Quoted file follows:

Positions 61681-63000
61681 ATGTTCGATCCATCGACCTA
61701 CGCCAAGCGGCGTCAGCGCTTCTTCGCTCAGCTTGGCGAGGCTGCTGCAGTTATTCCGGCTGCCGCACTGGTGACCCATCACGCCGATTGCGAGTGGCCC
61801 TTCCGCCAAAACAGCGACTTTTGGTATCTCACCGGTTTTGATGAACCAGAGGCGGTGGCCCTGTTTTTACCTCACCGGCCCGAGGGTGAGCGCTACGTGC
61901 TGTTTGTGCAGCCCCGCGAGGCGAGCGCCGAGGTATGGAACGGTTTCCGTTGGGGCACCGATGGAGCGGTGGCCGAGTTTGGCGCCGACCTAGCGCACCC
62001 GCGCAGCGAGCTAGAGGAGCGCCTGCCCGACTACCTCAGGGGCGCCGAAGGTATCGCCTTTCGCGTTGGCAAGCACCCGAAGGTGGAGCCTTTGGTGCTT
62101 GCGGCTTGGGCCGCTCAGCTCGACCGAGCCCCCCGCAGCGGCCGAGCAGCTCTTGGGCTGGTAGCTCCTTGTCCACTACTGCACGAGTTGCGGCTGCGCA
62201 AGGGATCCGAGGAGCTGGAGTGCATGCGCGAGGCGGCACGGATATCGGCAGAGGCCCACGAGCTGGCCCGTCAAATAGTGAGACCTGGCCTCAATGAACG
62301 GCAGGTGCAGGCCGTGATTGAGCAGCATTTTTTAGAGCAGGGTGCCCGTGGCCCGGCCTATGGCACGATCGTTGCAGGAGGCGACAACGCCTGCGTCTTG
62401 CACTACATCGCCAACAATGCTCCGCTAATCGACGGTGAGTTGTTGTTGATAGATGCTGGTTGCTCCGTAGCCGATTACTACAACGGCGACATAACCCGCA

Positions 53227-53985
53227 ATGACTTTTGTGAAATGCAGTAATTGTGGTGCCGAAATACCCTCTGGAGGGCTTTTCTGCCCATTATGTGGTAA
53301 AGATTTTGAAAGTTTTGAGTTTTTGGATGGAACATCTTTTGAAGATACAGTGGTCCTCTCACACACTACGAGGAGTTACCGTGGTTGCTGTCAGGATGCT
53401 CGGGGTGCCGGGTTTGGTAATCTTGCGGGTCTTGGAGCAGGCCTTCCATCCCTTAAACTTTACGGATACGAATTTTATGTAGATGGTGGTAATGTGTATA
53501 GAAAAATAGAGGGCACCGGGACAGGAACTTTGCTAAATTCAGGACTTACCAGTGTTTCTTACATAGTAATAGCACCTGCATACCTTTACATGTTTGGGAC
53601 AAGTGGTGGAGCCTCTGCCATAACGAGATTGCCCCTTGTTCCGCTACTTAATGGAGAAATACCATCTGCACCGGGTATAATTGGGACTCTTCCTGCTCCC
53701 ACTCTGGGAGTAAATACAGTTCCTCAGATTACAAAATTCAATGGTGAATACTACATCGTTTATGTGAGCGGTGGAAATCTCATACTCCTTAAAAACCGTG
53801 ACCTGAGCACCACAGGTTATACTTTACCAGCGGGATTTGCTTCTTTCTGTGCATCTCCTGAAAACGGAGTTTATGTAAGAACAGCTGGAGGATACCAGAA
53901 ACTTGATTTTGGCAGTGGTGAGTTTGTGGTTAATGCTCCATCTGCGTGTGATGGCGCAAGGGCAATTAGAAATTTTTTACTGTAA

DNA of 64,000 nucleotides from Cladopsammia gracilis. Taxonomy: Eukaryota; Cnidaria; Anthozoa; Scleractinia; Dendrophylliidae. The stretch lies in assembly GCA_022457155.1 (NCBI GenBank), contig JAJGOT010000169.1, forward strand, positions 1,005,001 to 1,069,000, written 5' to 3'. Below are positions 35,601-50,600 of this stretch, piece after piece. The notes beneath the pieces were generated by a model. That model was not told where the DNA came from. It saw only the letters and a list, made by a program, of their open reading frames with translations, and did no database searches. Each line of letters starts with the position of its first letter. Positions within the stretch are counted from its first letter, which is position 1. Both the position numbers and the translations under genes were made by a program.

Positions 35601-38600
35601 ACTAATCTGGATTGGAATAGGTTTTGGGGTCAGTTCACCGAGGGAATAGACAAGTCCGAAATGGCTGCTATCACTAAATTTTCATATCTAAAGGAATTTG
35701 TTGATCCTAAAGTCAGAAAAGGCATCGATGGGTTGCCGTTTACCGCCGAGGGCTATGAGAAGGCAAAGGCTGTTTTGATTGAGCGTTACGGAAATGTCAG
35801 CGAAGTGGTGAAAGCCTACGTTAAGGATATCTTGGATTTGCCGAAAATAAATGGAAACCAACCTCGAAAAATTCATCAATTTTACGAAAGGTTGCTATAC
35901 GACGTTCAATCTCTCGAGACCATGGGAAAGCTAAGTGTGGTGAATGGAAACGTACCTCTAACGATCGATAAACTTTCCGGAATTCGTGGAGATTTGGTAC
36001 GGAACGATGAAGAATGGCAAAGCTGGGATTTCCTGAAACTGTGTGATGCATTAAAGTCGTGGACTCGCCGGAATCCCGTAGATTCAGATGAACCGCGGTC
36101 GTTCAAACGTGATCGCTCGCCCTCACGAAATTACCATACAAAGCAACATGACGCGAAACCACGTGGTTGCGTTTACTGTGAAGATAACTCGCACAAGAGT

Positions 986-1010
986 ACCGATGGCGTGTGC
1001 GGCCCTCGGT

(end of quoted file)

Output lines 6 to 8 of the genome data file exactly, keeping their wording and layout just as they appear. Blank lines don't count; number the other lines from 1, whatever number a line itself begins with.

62001 GCGCAGCGAGCTAGAGGAGCGCCTGCCCGACTACCTCAGGGGCGCCGAAGGTATCGCCTTTCGCGTTGGCAAGCACCCGAAGGTGGAGCCTTTGGTGCTT
62101 GCGGCTTGGGCCGCTCAGCTCGACCGAGCCCCCCGCAGCGGCCGAGCAGCTCTTGGGCTGGTAGCTCCTTGTCCACTACTGCACGAGTTGCGGCTGCGCA
62201 AGGGATCCGAGGAGCTGGAGTGCATGCGCGAGGCGGCACGGATATCGGCAGAGGCCCACGAGCTGGCCCGTCAAATAGTGAGACCTGGCCTCAATGAACG